A male grizzly bear feeds on a carcass in Northwest Wyoming.
Wyoming Game and Fish Department
The number of grizzly bears has reached the point of recovery and it’s time to delist. So say ranchers and wildlife management officials in the Greater Yellowstone Ecosystem area. This area includes a large section of northwest Wyoming, southeastern Montana and eastern Idaho, as well as Yellow stone National Park.
It should be noted that the Yellowstone Ecosystem extends far beyond the boundaries of the national park and sometimes causes confusion by people who don’t want grizzly bears managed in an area they perceive to be the park.
The grizzly bear is currently listed as “threatened” under the Endangered Species Act (ESA), according to Scott Talbott, Director of the Wyoming Game and Fish Department. This is somewhat different than “endangered,” Talbott said. But the bottom line remains: They are federally protected in the Yellowstone Ecosys tem.
The bear has been under scrutiny for many years. Grizzlies were listed as a threatened species by the U.S. Fish and Wildlife Service (USFWS) under the authority of the ESA in 1975. At that time, 136 grizzlies were thought to live in the Greater Yellowstone Ecosystem. The goal of an ESA listing is to recover a species to a self-sustaining, viable population. In the case of the grizzly the sustainable goal was set at 500.
Recovery levels were attained and the grizzly was delisted in 2007 with a conservation strategy in place. However several parties including environmental protectionist groups sued, arguing not enough evidence existed to show adequate habitat and that one of the bears’ primary food sources— whitebark pine nuts—was in decline. A judge ruled in favor of the environmentalists and the bear was relisted in 2009.
Talbott said a new study was completed and made public in December 2014. Since that time the study group has been working with USFWS and he said they are hopeful a new rule will be released soon, although there is not a clear timetable. “We (representatives from Montana, Idaho and Wyoming) have repeatedly met with the service (USFWS) to initiate that process and move it forward,” Talbott told WLJ.
The study examined populations of bears based on guidelines that determined 500 to be a sustainable number. The agencies and scientists studying the animal reported 757 bears.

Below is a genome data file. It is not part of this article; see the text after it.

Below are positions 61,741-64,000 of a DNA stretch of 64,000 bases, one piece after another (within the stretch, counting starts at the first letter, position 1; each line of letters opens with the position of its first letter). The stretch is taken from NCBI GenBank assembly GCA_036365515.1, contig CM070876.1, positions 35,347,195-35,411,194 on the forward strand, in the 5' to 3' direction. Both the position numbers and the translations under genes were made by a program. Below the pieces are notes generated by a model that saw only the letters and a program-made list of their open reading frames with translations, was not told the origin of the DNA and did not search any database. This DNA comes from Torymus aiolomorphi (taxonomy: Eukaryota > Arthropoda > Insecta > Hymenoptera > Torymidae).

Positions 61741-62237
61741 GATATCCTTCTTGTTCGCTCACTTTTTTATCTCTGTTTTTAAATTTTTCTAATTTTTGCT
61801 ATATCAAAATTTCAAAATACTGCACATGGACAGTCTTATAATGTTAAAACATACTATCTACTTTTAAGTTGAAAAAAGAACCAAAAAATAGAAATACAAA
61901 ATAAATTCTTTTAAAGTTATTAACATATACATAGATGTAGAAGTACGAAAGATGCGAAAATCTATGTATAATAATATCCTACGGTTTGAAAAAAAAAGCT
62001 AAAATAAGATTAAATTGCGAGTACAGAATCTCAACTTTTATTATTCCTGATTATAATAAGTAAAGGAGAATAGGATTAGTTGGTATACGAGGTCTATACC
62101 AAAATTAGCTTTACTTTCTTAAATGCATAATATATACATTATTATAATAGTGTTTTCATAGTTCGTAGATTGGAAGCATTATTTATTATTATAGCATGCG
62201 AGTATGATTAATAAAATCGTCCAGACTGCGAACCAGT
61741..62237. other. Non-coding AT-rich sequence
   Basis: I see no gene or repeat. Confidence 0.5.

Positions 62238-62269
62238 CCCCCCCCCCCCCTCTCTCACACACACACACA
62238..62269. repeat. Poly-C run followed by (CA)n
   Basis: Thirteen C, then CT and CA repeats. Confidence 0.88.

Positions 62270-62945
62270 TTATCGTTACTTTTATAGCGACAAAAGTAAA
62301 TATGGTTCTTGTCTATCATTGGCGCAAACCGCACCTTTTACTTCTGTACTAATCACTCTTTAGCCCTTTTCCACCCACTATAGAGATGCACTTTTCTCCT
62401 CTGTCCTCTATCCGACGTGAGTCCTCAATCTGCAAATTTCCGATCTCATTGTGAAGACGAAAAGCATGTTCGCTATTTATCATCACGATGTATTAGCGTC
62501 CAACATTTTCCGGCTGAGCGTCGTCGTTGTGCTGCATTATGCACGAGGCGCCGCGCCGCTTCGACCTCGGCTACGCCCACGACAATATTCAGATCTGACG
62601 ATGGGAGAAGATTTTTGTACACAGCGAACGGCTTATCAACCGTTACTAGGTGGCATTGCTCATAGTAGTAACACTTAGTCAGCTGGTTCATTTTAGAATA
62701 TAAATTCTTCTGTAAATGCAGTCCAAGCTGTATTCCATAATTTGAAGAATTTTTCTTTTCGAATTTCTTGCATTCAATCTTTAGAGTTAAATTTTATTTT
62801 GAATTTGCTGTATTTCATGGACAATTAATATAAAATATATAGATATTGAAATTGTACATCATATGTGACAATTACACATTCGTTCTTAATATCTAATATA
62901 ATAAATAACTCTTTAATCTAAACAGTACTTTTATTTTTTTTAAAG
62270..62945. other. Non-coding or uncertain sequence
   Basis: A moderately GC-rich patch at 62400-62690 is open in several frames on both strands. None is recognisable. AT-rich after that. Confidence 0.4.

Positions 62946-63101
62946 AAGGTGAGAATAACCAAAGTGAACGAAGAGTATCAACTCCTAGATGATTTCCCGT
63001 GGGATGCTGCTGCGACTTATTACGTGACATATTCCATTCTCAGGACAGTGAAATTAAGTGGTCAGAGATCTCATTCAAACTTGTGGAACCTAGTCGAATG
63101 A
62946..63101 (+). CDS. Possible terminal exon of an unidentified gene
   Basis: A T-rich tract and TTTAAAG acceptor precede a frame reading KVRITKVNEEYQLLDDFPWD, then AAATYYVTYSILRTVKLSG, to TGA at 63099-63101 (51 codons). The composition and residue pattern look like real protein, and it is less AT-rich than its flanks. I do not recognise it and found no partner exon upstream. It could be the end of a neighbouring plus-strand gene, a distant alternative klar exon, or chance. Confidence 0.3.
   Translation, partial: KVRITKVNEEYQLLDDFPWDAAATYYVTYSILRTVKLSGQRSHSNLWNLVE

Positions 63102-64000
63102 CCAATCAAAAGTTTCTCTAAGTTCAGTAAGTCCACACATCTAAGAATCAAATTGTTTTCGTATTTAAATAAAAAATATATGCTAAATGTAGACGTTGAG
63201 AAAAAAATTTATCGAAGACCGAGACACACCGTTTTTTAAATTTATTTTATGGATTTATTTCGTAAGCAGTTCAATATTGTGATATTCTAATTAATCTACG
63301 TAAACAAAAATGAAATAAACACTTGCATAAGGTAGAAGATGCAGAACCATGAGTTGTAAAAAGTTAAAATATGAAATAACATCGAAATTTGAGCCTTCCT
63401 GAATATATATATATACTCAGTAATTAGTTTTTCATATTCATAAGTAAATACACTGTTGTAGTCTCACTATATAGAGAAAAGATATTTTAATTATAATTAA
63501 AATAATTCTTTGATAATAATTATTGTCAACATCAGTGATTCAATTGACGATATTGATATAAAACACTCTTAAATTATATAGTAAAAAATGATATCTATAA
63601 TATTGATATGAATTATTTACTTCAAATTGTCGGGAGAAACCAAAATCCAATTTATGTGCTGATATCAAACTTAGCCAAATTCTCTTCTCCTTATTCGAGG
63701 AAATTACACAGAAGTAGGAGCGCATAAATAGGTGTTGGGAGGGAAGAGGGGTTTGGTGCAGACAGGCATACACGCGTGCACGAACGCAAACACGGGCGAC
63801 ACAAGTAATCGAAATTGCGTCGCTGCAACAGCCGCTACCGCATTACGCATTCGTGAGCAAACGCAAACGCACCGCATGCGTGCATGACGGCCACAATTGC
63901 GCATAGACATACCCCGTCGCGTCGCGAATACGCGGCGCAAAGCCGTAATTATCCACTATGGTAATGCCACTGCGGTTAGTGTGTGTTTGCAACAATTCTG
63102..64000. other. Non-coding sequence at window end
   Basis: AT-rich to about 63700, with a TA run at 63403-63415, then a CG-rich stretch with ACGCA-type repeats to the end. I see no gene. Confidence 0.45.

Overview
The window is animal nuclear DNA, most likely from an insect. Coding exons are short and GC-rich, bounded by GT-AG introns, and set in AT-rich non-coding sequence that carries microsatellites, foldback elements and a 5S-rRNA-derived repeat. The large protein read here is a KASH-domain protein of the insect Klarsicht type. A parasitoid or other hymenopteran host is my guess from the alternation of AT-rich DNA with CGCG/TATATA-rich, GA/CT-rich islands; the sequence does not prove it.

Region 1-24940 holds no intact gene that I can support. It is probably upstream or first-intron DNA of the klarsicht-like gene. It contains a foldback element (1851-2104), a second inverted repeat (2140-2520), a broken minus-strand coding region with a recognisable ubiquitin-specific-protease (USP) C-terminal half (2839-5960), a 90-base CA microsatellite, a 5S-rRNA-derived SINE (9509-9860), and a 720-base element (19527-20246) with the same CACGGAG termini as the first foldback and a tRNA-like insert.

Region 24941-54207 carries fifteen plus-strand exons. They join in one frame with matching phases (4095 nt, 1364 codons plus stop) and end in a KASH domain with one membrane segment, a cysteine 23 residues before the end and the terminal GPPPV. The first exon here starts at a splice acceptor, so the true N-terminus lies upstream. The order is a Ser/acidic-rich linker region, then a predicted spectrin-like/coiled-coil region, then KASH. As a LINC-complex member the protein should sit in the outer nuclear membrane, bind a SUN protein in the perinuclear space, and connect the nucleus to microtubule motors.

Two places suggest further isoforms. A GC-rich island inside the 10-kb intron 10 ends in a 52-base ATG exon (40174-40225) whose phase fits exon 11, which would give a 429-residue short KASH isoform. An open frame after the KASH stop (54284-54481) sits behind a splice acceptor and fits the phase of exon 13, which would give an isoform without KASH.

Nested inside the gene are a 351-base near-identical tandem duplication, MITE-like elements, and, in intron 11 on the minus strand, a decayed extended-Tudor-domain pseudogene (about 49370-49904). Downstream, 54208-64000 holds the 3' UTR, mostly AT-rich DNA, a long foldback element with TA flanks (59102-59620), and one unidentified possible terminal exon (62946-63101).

Another study reports numbers as high as 1,200 animals, but Talbot noted that difference is due to different study methods.
The Yellowstone Ecosystem subcommittee (YES) study team, which consists of state and federal biologists, uses a process known as Choa2, a statistical estimate for counting grizzly bear concentrations. This study provides the official count of 757, which Talbott calls a very conservative estimate.
The other group conducting bear population studies is the Interagency Grizzly Bear Committee (IGBC), which uses a mark-resight estimate. This method looks at animals that are trapped and tagged due to conflicts. Officials then count how many times they are seen verses unmarked bears in the population. Talbott said this method hasn’t been finalized and provides a much higher number than the Chao2 method.
Dan Thompson, Large Carnivore Section Supervisor with the Wyoming Game and Fish Department, spoke about the different numbers when counting the grizzly population, saying, “I know that people think we are being disingenuous but we’re trying to make sure that we’re not portraying something that’s not defendable by science. I’m very comfortable saying that the 757 number is accurate based on the data analysis technique we’ve used for years, but we know it’s biased low.”
Clearly we have exceeded all of the recovery criteria, Talbott said. “We feel we have a very strong assessment of whitebark pine habitat and have answered all of those questions and we need to move forward with delisting.”
Although the grizzly bear lives throughout the three-state ecosystem, its population is largest in Wyoming, with about 50 percent outside of the national park and only 25 percent within park boundaries. Talbott said the remaining population is pretty evenly split with 12.5 percent in Idaho and 12.5 percent in Montana.
YES and IGBC have both recommended that grizzly bears be removed from threatened status.